Hunger a "weapon of war" in Syria and Yemen

After Pope Francis spoke out on the issue, the international community releases its data. In Yemen 14 million men and women face an unprecedented food crisis; in Syria, 8.7 million (37 per cent of the population) “need urgent food, nutrition and livelihoods assistance." Syria’s wheat harvest has dropped by half as the country’s agriculture virtually collapses.


Rome (AsiaNews/Agencies) – More than 50 million people living in 17 conflict-ridden countries are in “severe food insecurity”, two UN agencies warned recently.

In Yemen, 14 million people (over half the population) and, in Syria, 8.7 million people (37 per cent of the population) “need urgent food, nutrition and livelihoods assistance”, the Food and Agriculture Organisation (FAO) and the World Food Programme (WFP) warn.

The same goes for parts of north-eastern Nigeria, which has borne the brunt of an insurgency by Boko Haram Islamists since 2009, with an estimated half a million people facing a humanitarian catastrophe.

For countries at war, importing food and basic items is logistically difficult if not impossible and at prices out of the reach of most of the population which have lost their livelihoods.

Under such circumstances, it is hard to maintain local agricultural production, even traditional small-scale farms, which are the first to suffer from destruction and labour shortages.

In some parts of Syria, this year people who have been displaced from other regions are helping till the fields and take in the harvest.

The country’s poultry industry has also been destroyed, affecting the poorest section of the population, said Dominique Burgeon, head of the FAO’s emergency unit.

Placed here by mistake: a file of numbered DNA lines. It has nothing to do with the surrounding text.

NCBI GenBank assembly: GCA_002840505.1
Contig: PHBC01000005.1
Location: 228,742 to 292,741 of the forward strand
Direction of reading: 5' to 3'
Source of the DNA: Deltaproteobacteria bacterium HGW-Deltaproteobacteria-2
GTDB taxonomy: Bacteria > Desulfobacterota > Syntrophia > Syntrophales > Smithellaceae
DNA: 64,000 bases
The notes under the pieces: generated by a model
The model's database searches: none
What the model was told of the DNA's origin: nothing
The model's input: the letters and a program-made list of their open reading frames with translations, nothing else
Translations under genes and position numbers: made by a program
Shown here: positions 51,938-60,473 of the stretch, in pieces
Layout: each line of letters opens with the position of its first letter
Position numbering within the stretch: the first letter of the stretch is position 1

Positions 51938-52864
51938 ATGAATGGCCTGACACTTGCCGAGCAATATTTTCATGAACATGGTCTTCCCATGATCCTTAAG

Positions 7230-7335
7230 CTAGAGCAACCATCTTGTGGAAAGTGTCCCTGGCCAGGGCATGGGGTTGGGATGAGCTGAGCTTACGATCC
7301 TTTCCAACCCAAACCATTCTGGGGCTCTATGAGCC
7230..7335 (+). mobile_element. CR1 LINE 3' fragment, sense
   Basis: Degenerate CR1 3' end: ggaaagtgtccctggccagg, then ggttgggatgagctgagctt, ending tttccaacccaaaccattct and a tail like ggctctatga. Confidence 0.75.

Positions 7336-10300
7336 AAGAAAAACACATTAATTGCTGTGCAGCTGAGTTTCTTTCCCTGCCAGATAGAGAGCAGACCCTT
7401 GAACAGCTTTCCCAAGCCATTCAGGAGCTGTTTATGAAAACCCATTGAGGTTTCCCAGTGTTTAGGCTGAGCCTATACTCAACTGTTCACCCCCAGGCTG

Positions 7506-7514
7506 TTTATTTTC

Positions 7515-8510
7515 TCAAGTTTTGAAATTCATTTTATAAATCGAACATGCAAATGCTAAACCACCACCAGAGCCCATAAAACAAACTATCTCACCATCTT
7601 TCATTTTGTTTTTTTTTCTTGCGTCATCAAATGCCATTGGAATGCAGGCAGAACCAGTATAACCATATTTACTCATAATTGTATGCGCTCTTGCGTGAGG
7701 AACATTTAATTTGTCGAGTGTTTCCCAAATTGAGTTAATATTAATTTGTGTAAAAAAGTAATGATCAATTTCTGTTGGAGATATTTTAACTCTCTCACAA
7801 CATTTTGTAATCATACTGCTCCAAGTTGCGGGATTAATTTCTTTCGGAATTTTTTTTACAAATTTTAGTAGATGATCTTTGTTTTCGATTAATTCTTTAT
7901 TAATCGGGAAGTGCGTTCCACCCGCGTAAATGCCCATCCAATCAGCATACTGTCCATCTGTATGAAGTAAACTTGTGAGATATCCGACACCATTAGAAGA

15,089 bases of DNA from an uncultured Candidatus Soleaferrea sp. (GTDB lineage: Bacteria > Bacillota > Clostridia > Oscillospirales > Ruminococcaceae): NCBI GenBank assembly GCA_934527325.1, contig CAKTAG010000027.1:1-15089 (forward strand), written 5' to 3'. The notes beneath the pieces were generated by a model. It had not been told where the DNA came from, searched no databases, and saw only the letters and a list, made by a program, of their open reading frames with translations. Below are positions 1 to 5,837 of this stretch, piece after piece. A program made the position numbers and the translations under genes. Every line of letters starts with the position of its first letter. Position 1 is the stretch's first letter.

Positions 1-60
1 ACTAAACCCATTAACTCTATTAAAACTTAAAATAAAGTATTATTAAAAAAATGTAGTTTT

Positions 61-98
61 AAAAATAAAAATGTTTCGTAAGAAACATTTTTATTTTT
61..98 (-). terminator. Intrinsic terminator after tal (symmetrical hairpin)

The FAO estimates that only 1.9 million tonnes of wheat will be harvested this year in Syria, less than half of the 4 million tonnes it produced before the war.

The agricultural sector, on which four-fifths of the rural population depends, has virtually collapsed.

Syria has become the first nation to make a withdrawal at the world’s seed bank buried in a mountain on one Norway’s Svalbard islands in the Arctic Ocean to replace destroyed local seeds.

Burgeon warned that despite the best of intentions certain non-governmental organisations risked doing harm by importing seeds not appropriate for the local climate, which would “set the country back years”.

On 13 June, Pope Francis visited the WFP headquarters, stating that " In some cases, hunger itself is used as a weapon of war".

The pontiff complained about the difficulty of getting humanitarian aid to countries in conflict, whilst weapons "circulate with brazen and virtually absolute freedom in many parts of the world.”

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